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Transgenic Contamination Prevention Ordinance

Known as Measure M on the November ballot, it would make it unlawful for people or entities of any kind to “propagate, cultivate, raise or grow genetically modified organisms.”

The ordinance prohibits genetically engineered animals.

Violators would be subject to a fine of $100 for the first offense.

What the ordinance will not do:

The ordinance would not prevent the sale or purchase of bio-engineered food or seed in Sonoma County.

Forbid medical treatment for humans or animals using altered vaccines or medications.

Prevent research into genetically modified organisms within the county as long as it was conducted in secure labs.

At McClelland’s Dairy west of Petaluma last week, cows needed no prodding to line up alongside metal rails where workers attached pumps to teats on the animals’ swollen udders. Fresh milk flowed through tubes, the amounts registered on digital meters.

When the session ended, a long gate like that on a carnival ride automatically released to let the cows out. Another group plodded in, and the milking began again.

The ritual has been repeated at the Two Rock Valley ranch bordering Bodega Avenue for 51 years. But standing outside the milking barn in a warm afternoon sun, third-generation rancher Jana McClelland expressed concerns for the dairy’s future from a nearly invisible — some would say, imagined — threat.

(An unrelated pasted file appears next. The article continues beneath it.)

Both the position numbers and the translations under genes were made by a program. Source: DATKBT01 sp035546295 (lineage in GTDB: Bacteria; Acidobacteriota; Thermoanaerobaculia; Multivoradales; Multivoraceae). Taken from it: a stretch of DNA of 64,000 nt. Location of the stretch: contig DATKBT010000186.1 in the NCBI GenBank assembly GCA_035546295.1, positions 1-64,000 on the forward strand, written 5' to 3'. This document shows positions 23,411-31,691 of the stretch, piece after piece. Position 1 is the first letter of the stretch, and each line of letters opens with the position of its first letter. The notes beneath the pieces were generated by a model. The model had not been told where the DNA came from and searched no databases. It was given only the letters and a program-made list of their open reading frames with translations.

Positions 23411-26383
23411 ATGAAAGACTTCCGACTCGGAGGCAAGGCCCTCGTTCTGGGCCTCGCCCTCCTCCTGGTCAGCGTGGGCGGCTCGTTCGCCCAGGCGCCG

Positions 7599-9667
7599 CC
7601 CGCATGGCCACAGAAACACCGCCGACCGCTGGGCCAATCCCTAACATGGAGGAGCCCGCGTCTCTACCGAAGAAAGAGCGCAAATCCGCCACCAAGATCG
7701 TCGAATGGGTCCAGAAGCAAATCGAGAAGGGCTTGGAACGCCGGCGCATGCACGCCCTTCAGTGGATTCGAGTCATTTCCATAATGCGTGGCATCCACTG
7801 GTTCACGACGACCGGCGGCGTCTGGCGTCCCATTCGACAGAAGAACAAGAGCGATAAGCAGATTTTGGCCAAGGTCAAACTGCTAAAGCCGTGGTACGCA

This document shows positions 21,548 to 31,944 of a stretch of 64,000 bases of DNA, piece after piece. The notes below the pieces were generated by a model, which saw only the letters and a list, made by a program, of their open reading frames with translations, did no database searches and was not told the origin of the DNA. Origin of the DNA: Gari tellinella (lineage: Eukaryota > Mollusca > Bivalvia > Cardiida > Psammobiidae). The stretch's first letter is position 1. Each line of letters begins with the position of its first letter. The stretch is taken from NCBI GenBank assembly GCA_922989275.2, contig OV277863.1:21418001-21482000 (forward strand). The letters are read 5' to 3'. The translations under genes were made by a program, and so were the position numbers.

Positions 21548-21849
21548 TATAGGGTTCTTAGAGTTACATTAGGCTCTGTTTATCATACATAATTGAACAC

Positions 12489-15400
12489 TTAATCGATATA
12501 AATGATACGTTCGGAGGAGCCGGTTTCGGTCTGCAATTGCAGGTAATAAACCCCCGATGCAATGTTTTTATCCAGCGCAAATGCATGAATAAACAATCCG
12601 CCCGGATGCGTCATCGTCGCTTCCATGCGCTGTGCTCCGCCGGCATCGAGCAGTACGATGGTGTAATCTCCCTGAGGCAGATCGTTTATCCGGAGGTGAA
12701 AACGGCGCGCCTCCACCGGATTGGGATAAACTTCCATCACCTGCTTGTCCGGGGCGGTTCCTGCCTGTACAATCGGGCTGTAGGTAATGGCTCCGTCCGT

McClelland fears the dairy could lose its coveted certification as an organic milk producer should pollen from a bio-engineered crop grown by a neighbor drift onto her family’s ranch. She and a number of other organic farmers in Sonoma County are supporting Measure M, a November ballot measure that proposes to ban genetically modified crops and seeds from being grown or used in unincorporated areas of the county.

“As an organic farmer, we want to use sustainable practices without the use of GMOs,” McClelland said. “This cross-pollination problem infringes on our right to be able to stay organic.”

A decade ago, Sonoma County voters overwhelmingly rejected a ban on GMOs following what likely was the most expensive ballot measure campaign in county history, with both sides spending a combined $850,000. So far, the 2016 campaign has not generated nearly the same heat.

Citizens for Healthy Farms and Families, the group formed to support Measure M, has reported campaign contributions of $63,348, according to county records. Nearly half of that amount came from the Federated Indians of Graton Rancheria.